How The National Park Service Taught Me To Find Joy In The Outdoors

Less than a year ago, I never would have guessed that the first thing that would pop into my head when I heard the word “joy” would be “outside”. I’m a bookworm, a city dweller, a hater of bugs, dirt, sweat, water, and prickly plants. I’m scared of the dark; I panic when I don’t have a cell phone signal. All of those things are still true, so what exactly is it about exploring the outdoors that brings me so much joy?

My first adventure in the outdoors involved a road trip to Virginia and the Assateague National Seashore in Maryland. The trip was inspired by an Instagram of wild horses chilling on a beach in Assateague, Maryland. Seeing those horses in real life went straight to the top of my bucket list, and I immediately put in for the vacation time to make the trip…only to find that the average hotel room in the area cost $200 per night! But a campsite at the Assateague National Seashore, the stretch of woods, marshes, and beaches protected by the National Park Service? Just $30 per night.

I’ll admit, my motivation was the low cost of staying in the parks. What can I say? Saving money makes me happy! And if I hadn’t managed to score a campsite at the Assateague National Seashore, I never would have been able to see those horses. I spent weeks preparing for the trip yet I still made some very rookie mistakes. By the time I left the seashore, I was sunburnt and covered in mosquito bites. I had only slept three or four hours a night. But it was still the best trip I have ever taken.

If you’re new to spending time outside like I was, the National Park Service is a great place to start. They have parks and historic sites in every state. Most of them have visitor centers with friendly, helpful park rangers, bathrooms, gift shops, and museums. Through these parks, you get to learn about the geography and history of the area you’re visiting. These parks give you a new perspective and open your eyes to the world around you.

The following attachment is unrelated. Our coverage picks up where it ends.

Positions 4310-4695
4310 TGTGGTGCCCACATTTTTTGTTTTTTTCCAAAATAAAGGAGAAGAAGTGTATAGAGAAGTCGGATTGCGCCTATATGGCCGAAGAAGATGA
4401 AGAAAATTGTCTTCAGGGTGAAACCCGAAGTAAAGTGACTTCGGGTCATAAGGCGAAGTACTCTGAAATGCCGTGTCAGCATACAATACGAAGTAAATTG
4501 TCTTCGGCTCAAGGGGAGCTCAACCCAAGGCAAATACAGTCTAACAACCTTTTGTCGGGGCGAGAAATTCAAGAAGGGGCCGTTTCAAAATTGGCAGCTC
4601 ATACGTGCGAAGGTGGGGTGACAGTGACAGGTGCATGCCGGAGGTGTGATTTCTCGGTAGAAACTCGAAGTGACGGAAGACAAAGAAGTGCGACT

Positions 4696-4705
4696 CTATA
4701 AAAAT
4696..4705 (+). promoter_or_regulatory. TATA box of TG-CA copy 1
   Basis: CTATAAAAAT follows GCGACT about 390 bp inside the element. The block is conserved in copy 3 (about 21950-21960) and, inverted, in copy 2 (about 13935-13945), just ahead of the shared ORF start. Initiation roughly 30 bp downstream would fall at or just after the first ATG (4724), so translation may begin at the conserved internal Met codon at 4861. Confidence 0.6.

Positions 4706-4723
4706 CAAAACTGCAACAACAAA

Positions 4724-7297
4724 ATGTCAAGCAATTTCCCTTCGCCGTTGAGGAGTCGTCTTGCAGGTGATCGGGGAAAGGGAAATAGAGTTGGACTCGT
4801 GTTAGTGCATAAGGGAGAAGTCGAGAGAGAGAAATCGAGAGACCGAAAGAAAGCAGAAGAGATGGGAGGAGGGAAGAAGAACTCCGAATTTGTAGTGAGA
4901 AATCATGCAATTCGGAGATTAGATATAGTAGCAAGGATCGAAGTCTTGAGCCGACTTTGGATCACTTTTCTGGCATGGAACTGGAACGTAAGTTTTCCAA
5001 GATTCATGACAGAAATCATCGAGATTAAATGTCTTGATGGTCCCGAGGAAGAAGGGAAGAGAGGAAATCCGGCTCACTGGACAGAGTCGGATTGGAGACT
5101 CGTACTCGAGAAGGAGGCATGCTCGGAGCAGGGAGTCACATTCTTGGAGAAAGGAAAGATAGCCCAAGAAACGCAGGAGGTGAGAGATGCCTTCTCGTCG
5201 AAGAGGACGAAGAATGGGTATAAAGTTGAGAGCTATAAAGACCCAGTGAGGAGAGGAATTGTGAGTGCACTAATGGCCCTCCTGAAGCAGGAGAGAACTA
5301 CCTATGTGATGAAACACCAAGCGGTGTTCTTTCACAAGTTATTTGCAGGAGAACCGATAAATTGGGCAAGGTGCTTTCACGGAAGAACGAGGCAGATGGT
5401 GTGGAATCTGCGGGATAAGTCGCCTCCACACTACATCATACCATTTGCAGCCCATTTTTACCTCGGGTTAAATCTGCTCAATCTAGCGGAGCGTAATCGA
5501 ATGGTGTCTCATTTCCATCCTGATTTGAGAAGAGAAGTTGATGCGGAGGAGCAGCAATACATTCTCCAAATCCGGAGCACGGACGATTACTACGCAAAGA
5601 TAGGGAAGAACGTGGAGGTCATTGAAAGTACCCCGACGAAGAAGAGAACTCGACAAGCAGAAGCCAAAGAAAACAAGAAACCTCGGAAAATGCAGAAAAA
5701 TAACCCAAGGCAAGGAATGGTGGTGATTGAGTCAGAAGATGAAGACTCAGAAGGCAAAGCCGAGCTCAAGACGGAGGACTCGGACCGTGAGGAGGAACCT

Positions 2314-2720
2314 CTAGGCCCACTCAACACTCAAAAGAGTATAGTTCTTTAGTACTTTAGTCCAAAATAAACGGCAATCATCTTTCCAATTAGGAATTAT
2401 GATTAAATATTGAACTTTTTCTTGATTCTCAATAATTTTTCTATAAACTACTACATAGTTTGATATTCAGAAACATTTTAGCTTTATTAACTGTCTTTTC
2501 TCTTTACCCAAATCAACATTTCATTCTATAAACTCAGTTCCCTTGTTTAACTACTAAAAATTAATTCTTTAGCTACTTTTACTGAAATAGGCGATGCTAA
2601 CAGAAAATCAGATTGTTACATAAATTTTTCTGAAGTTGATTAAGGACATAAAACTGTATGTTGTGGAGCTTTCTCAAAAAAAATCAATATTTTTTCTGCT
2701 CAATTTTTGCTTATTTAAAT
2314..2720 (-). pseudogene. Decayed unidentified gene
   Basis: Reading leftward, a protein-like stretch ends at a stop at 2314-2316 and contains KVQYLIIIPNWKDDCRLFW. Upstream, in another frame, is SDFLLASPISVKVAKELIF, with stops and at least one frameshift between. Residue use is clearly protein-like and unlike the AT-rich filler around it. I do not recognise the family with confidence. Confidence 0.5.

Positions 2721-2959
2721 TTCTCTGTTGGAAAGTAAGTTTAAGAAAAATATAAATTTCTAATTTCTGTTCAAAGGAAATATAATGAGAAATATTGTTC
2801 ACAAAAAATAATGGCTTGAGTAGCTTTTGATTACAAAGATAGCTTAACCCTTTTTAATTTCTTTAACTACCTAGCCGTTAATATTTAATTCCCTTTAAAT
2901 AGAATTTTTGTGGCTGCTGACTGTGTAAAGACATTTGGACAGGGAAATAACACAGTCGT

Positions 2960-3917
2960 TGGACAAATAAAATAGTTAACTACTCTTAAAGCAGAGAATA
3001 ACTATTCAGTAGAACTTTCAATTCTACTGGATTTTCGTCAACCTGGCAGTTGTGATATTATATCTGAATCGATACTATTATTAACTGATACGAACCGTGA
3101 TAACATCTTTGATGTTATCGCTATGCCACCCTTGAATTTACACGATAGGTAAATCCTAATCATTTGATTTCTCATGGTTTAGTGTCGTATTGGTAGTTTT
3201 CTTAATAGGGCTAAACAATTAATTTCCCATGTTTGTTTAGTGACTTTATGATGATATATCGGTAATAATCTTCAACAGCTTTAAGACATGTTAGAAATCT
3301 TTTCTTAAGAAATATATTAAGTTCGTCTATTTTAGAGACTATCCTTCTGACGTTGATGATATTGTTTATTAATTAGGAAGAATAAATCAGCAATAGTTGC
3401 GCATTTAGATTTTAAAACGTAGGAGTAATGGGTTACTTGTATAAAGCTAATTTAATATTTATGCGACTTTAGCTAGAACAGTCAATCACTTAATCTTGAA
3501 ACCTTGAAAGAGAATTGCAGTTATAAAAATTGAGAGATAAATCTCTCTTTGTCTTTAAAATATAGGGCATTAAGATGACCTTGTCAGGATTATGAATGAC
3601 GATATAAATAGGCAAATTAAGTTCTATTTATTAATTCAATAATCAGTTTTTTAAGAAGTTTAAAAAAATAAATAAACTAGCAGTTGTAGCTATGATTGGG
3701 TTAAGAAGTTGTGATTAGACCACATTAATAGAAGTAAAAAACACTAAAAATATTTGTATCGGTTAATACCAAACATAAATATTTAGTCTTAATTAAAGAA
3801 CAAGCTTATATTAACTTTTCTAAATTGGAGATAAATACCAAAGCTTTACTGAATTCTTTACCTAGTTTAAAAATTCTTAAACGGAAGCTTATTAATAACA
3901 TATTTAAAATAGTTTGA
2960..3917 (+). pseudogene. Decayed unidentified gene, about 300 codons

For example, the first national park I visited was Shenandoah National Park in Virginia, a park that is basically a winding, scenic drive through the Blue Ridge Mountains. I had grown up less than three hours away from Shenandoah but had never visited it. I grew up in the Blue Ridge Mountains but had never seen such gorgeous panoramic views of them before. 

And on my drive home from Assateague, I stopped at places I never would have stopped before because I could get my passport stamped there. Did I not mention that the National Parks Service has passports? If there is even a small part of you that loves collecting things or going on scavenger hunts, you need to get one of these little books. They’re sold at every one of the visitor centers we went to. They look similar to a real passport on the outside, but inside they are filled with maps and lists of national parks and historic sites. When you go to a visitor center that is listed in the passport, you can have your passport stamped with a stamp that is unique to that area. Because I wanted to get stamped, I visited a lighthouse in Chincoteague. I visited the first national historic park in Delaware. I made an unscheduled stop in Philadelphia and saw the Liberty Bell.

I was amazed at how much fun and enjoyment I got from the passports. It made me feel like I was really engaged with the areas that I was visiting. And now, as a bonus, my boyfriend and I have a common goal to work together towards. We want to visit every park and historic site in those little books. 

The outdoors mean something different to everyone. For a lot of people, they are calming and therapeutic. For me, they are still stressful. I still hate bugs; I still hate not being able to use my cell phone. Some people, like me, need motivation to go outside (which is why the passports are so perfect for me). I don’t mind that I need to be rewarded to go out, I’m just glad that the National Park Service finally found a way to get me to love the outdoors.